Commoditized representations of Old Damascus are not limited to the Old City itself. Old Damascus theme restaurants and cafés have sprung up in the wealthier districts of the New City over the past decade. Noteworthy among these are recent additions to the Damascus Sheraton, the city’s most elegant hotel and favorite haunt of the city’s elites. Al-Narabayn, built on the hotel’s back grounds, is an upscale version of al-Nawfara, the popular café behind the Umayyad Mosque in the Old City. This establishment serves families and groups of teenagers coffee and tea and simple foods long associated with the poor, such as ful (fava beans) and fatta (a chickpea, bread, and yogurt dish), all at exorbitant prices. During the summer al-Narabayn moves outdoors, becoming al-Nawafir (a name again reminiscent of the popular Café al-Nawfara). The Meridien Hotel followed suit with Café Tric Trac, a two-tiered patio eatery decorated in mosaics and greenery, popular for water-pipe smoking and backgammon and card playing on summer evenings. Patrons pass away long hours, buffed, coiffed, and glittering in gold, talking and playing backgammon, seeing and being seen. Restaurants are uniquely intense people-watching sites. Unlike other leisure activities, such as cinema or theater, in which participants are afforded passing glimpses of fellow audience members, restaurantgoing provides a prolonged gaze of the other (Finkelstein 1989, 17). Tables are filled with al-mas’ulun—“the responsible,” the powerful and well connected.
Fig. 8. The Omayyad Palace Restaurant. Photograph by Christa Salamandra.
Fig. 9. The Sheraton Hotel: Café al-Nawafir. Photograph by Christa Salamandra.
The Sheraton has also replaced its elegant French restaurant with the “Oriental” Ishbilia (Seville). Here too the atmosphere is consciously “Eastern” right down to the waiters’ long waxed mustaches. On the night I visited, most tables were filled with Syrian men, many entertaining what appeared to be business associates. One table was composed of Syrian media figures. In 1986 the Sheraton invented a local tradition with its weekly Layalina, an outdoor, summertime, “Oriental” food and entertainment extravaganza that replaced the smaller and more expensive events at which French or continental food was served. This new event takes place around the hotel’s swimming pool, which, because of its long, grand staircase designed for bridal processions, is the most sought-after location for summer weddings. Layalina is held on Monday nights because hairdressers in Damascus are closed on this day, thus limiting the likelihood that the Sheraton would lose wedding bookings. In addition to a lavish “open buffet” of local specialties, a server in old-fashioned costume doles out falafel—a street food not habitually eaten in restaurants, let alone one of the Sheraton’s caliber—from a carriage like those once used in the Old City. Another serves sweets like those that used to be sold outside schools. All of these innovations were sound business decisions, according to the assistant food and beverage manager and service manager, Sami Farah. “People are fed up with classical European food,” he explains, “they want mezza, grills, and ‘araq.”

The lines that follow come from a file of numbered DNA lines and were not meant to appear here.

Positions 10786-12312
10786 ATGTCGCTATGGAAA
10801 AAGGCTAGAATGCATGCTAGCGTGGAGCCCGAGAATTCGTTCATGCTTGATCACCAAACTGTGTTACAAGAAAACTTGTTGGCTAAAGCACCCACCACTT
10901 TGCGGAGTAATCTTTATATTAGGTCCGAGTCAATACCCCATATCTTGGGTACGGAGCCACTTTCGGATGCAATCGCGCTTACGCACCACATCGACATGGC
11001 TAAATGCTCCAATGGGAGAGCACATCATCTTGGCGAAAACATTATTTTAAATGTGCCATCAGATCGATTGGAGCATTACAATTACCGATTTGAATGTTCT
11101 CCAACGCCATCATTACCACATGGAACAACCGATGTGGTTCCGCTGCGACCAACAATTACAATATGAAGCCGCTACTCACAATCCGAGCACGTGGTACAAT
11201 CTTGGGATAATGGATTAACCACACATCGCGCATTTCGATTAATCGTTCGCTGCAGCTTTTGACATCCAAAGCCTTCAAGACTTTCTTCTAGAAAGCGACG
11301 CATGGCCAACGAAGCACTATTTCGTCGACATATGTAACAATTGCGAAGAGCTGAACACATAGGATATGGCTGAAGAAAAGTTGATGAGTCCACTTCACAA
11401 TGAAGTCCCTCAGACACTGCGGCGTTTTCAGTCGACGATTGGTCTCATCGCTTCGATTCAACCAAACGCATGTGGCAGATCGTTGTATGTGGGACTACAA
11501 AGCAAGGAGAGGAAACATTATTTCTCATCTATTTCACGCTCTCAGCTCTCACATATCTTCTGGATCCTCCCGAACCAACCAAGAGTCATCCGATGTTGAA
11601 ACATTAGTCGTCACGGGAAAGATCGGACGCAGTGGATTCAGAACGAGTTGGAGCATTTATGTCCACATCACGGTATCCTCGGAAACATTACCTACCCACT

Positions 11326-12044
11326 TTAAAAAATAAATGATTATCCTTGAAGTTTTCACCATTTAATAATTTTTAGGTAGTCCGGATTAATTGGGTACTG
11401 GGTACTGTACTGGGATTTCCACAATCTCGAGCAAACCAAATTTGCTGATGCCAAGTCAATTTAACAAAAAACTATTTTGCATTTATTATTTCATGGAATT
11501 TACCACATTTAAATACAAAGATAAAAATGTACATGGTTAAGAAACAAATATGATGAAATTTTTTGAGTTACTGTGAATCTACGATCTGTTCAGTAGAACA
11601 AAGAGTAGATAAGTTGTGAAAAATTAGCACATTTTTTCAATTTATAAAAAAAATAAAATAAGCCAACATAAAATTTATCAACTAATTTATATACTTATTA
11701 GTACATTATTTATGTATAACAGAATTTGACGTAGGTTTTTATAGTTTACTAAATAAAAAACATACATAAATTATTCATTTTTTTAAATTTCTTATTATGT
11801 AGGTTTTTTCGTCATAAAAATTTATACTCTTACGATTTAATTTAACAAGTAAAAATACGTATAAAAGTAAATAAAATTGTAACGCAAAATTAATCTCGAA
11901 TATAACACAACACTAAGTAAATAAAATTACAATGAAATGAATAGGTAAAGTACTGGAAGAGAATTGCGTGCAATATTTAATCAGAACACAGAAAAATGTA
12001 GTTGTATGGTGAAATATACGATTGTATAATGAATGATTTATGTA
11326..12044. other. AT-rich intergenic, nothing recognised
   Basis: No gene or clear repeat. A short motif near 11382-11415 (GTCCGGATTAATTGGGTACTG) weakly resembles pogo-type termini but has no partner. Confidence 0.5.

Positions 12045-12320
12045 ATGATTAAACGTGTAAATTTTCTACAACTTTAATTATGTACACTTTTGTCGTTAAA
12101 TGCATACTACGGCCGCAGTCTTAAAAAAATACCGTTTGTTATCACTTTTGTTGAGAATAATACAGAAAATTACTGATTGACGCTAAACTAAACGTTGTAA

Yet the popularity of Old Damascus theme restaurants should not be seen as a rejection of the non-Damascene, the foreign and the Western. Instead, local culture is taking its place, self-consciously, among global cultures, with Café Tric Trac literally next to the Meridien’s Mexican restaurant and al-Narabayn next to the Sheraton’s pizzeria. Although the contrast between the eclecticism of the Piano Bar and the image of the Old City appears ironic, one of the markers of social differentiation in Syria is the ability to command both cosmopolitan and local idioms.